April 22, 2004
Howard Fineman comments on the Presidential horserace. Even with the strong resistence in Iraq and questions about President Bush's approaches to terrorism prevention and the war "the fact is that Kerry has lost ground ó ground he has to make up if he hopes to win in November." Fineman then lists some reasons Bush is doing all right despite the current problems.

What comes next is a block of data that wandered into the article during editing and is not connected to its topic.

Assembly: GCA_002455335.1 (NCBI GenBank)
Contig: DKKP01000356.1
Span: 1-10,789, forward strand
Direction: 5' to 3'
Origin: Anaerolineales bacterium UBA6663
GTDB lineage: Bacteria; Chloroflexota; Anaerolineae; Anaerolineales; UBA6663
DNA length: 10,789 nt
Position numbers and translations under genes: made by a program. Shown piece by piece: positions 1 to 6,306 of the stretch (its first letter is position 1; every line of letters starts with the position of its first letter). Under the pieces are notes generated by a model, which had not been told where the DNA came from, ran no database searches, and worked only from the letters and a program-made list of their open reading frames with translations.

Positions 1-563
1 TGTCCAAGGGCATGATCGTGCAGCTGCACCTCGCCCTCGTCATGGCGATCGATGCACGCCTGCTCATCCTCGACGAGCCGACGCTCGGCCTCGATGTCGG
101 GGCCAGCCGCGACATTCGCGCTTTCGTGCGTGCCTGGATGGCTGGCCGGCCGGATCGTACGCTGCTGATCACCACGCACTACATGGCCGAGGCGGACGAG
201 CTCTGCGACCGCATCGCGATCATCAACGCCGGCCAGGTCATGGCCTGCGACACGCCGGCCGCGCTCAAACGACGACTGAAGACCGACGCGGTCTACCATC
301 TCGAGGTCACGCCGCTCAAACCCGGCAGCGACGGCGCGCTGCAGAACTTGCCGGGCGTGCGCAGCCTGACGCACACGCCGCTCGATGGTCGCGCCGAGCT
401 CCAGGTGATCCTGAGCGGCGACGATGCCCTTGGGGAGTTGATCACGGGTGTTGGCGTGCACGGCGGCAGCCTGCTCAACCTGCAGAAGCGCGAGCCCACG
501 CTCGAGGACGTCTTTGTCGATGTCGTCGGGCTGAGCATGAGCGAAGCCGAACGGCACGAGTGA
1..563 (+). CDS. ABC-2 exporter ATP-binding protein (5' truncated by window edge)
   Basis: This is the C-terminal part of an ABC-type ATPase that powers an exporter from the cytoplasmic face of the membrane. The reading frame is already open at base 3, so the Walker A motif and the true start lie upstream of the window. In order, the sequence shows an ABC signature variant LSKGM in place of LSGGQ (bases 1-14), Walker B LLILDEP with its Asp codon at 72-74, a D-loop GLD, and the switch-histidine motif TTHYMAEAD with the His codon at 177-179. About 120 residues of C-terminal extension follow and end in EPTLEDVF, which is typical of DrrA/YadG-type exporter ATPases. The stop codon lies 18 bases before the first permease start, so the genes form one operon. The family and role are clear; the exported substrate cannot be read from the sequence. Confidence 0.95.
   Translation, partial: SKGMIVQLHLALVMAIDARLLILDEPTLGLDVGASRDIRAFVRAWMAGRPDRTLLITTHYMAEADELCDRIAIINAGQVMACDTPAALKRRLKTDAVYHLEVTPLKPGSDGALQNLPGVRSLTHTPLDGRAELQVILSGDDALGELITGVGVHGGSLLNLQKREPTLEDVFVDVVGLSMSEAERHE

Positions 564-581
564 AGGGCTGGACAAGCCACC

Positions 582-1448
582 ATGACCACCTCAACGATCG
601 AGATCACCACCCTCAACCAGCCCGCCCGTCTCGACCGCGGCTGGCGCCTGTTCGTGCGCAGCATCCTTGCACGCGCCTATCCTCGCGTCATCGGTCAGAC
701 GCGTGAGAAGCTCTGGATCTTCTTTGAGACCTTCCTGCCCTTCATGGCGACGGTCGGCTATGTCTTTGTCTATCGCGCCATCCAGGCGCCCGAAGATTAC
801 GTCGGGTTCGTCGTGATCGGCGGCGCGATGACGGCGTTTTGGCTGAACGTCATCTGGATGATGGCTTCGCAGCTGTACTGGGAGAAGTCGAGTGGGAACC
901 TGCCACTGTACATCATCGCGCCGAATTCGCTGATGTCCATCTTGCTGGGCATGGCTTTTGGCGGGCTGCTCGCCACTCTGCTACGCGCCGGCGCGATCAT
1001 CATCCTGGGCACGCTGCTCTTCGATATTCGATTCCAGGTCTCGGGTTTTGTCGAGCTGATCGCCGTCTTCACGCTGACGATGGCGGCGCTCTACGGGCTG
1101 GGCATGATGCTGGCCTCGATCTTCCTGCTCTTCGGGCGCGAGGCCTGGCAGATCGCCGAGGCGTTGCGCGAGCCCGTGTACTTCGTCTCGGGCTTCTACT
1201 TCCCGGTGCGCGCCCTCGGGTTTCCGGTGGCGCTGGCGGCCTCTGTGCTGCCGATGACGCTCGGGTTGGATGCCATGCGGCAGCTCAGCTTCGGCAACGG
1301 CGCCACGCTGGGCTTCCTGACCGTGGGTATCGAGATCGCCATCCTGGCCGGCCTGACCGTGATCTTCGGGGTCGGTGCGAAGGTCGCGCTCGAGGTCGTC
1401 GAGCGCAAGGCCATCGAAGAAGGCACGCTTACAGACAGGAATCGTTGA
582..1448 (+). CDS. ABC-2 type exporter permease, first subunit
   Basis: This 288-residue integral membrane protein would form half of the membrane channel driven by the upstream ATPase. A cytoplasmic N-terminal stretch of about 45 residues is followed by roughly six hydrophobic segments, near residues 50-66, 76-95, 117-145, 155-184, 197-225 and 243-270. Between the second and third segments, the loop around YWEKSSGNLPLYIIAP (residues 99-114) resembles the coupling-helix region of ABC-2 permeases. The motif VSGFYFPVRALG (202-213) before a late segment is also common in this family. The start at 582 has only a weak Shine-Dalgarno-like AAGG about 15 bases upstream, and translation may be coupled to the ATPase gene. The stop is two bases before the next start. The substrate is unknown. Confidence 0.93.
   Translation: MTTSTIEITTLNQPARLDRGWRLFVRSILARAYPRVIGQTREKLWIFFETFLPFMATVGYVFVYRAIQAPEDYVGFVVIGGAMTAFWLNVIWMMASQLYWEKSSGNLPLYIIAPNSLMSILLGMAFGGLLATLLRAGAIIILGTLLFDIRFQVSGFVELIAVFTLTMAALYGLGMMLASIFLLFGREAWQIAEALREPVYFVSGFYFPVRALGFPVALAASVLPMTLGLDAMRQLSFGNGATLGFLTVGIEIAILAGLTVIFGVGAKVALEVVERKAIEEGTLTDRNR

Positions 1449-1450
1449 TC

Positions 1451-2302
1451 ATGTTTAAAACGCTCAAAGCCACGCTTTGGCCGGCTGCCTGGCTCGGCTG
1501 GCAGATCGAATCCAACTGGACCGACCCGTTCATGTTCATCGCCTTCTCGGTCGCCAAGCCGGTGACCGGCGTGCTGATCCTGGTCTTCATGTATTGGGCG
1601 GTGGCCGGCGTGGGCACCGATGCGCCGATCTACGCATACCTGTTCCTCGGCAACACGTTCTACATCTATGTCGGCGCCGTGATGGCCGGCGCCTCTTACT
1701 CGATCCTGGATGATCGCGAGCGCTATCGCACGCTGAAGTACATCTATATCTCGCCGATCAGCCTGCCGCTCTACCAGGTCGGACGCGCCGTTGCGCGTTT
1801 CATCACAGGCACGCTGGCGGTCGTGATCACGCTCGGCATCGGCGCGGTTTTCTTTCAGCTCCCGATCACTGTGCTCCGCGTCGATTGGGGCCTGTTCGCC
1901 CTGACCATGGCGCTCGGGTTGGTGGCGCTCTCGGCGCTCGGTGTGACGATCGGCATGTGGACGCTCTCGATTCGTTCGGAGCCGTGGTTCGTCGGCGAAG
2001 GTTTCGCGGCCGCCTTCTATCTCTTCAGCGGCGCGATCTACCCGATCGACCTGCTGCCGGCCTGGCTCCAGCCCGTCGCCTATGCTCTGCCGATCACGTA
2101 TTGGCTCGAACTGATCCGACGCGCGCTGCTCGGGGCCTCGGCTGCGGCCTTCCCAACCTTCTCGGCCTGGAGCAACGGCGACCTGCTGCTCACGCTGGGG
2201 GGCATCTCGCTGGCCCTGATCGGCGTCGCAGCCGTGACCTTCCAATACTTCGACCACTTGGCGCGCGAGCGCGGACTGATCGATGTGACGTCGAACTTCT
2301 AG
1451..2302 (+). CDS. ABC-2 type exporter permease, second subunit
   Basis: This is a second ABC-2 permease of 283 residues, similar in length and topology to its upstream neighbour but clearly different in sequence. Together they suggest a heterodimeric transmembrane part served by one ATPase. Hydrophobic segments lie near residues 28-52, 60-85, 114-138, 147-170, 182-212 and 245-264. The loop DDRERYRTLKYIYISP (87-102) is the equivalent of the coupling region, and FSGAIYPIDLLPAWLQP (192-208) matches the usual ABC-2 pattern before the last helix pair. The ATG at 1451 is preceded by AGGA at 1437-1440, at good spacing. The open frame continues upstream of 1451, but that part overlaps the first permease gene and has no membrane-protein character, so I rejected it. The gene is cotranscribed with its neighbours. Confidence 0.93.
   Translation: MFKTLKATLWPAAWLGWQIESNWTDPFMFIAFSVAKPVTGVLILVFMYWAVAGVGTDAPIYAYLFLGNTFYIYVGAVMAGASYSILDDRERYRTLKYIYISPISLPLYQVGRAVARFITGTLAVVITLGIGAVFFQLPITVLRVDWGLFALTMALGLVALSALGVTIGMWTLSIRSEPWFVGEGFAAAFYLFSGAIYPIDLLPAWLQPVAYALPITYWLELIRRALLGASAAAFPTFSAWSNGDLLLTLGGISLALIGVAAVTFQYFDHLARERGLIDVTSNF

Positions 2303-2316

It'd be hard for anyone to win the Presidency when their claim to fame is being a long-time Senator. The last man to go straight from the Senate to the White House was John F. Kennedy, and he narrowly beat Richard Nixon in 1960. The problem running as a Senator is they're not perceived as leading. Instead, they're part of the messy, convoluted process of making law. It's not that voters don't appreciate Kerry's efforts in his years as Senator. It's just that many don't see the skills developed there as that applicable to a President. A Senator can't will a bill into law. That person has to guide it through committees, past special interests, and around that body's intricate rules. That's far different than an person in an executive branch ordering the police to investigate an incident or dispatching the national guard. Dealing with so many people with their own agendas and interests, a Senator seems more qualified to be ambassador to the U.N. or Secretary of State than commander-in-chief.